1. Participate in the meal planning.
Call the host in advance. Let them know you’re gluten-free and the other special dietary needs your family has. Find out if they are up for the challenge. Discuss with them what they plan to serve. Ask how you can help. Providing some gluten-free recipes can make it easier for the host.
2. Educate the host
It can be stressful for a host when they are not knowledgeable about special dietary needs—and they certainly don’t want to feed you something that will make you or your children sick. Educate them on hidden sources of gluten and simple alternatives. This will make a more pleasant experience and provide the host a better feeling of certainty. For example, some people put flour in a demi-glaze for a turkey—by talking these things out you can eliminate any surprises.
3. Enjoy all of the naturally gluten-free and dairy-free foods.
Help the host see all of the naturally gluten free and dairy free foods available. This will help them see how easy it can be to be GFCF. Vegetables, fruit, meat, eggs, and nuts are free of gluten and dairy. Encourage the host to put dressings on the side so that your family can enjoy these foods in their natural state free of allergens.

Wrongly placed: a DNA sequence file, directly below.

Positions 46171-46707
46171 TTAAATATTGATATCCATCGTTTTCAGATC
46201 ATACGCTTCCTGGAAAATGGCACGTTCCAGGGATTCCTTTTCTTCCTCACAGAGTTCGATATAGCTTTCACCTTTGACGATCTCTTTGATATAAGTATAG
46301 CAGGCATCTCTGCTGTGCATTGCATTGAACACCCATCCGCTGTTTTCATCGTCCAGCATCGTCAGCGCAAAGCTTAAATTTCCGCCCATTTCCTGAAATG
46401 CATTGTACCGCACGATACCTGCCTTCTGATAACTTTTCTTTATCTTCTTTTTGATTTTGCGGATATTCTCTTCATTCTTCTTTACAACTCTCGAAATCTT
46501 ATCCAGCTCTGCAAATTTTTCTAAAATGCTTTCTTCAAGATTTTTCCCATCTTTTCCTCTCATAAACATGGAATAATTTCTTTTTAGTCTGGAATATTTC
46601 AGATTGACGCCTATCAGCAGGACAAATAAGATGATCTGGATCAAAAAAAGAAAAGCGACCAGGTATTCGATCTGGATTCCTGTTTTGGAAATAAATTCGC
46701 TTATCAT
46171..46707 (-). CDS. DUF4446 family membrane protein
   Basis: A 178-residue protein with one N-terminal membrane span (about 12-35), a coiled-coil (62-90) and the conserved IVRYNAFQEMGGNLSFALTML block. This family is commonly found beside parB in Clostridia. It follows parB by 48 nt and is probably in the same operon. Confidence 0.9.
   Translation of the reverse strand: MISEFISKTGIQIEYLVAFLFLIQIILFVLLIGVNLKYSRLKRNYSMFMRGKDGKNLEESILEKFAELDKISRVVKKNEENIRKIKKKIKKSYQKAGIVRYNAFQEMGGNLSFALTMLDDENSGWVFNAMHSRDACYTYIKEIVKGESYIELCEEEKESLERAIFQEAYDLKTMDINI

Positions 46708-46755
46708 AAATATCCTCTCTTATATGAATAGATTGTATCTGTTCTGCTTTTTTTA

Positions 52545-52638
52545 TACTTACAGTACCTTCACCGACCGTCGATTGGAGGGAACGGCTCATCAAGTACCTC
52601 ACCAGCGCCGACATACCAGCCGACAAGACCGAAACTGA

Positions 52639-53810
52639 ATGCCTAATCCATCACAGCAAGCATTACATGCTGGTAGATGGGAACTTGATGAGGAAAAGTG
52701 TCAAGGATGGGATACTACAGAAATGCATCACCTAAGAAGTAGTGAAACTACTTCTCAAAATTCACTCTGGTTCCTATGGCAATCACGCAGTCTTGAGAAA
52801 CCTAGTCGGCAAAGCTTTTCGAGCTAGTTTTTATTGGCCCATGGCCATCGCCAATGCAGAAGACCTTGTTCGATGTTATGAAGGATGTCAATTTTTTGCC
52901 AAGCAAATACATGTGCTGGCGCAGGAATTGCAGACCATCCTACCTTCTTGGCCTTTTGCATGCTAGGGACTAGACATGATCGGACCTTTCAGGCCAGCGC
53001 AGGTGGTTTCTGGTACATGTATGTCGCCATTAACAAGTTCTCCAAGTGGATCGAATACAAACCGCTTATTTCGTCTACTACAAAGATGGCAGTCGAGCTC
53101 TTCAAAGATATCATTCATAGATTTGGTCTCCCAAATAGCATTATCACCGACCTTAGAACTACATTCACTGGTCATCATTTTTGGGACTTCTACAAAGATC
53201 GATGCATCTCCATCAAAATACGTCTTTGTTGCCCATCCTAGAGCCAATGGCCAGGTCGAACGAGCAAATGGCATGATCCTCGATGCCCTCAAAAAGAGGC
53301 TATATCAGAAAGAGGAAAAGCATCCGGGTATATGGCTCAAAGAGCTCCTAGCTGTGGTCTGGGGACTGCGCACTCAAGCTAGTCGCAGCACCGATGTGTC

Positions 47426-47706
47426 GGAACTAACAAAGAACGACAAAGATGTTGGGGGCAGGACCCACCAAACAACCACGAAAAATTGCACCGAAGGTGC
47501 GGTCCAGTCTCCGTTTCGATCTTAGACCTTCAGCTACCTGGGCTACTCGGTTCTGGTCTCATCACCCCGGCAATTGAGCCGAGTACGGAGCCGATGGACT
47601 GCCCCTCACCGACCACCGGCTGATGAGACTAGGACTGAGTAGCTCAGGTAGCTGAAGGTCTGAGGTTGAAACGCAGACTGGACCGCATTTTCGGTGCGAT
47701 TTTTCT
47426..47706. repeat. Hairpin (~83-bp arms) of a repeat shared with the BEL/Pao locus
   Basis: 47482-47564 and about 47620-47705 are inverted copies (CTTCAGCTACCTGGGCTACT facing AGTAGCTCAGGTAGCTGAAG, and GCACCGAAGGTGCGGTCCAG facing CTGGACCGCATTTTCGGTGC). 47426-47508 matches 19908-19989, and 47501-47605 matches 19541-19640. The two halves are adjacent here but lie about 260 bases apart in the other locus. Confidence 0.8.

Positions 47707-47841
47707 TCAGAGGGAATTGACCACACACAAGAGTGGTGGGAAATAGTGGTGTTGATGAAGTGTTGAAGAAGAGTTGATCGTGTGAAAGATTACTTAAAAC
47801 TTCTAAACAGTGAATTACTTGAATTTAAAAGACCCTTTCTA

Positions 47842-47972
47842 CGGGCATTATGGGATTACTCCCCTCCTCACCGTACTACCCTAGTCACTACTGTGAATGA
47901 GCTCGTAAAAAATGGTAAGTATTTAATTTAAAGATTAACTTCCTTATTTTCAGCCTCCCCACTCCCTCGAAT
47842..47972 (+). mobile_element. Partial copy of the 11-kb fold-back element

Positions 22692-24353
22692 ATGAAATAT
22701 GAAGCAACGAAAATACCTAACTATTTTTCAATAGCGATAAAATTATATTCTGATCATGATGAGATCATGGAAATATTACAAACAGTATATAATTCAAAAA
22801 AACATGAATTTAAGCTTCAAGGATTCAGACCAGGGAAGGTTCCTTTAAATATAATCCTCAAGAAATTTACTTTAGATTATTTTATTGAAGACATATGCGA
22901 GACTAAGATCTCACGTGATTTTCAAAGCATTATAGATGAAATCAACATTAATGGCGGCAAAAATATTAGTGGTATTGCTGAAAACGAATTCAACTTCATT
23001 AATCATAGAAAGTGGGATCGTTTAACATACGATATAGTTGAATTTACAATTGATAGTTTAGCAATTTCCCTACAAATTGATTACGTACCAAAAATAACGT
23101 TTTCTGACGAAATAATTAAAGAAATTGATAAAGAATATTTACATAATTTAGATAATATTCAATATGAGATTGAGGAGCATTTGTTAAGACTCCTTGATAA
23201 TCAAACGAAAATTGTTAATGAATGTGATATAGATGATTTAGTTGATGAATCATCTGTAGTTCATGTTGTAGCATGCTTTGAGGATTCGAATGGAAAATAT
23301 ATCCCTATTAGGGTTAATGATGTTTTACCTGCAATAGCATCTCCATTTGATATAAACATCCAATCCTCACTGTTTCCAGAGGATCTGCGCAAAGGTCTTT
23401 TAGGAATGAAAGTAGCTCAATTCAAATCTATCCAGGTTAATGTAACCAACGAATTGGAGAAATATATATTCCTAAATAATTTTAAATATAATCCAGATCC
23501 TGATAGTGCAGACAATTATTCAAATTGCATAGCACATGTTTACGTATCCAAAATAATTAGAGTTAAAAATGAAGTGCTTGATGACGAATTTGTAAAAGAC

4. Discuss cross-contamination.
If you are at someone else’s home, educate the host on cross-contamination. If the meal is not fully GFCF, inform the host of the need to use different serving utensils for the special items and the guests not to mix up the serving pieces.
If the dinner is served as a buffet and not fully GFCF, see if you can help arrange the GFCF dishes together is a separate spot.
5. Bring gluten-free versions of your favorite dishes
If you have kids that LOVE a particular dish, offer to cook and bring the dish for everyone to share. For example, if you know your kids are going to want pumpkin pie and you’ve already perfected it, make it yourself.
6. Bring staple ingredients.
Bringing gluten-free bread, a gluten-free flour blend, or your favorite dairy-free butter alternative, can make it easier for the host. It also prevents you from feeling you are “imposing” on a host that is unfamiliar with your special diet. Bringing a few staples can help you whip up a special diet-compliant option on the spot.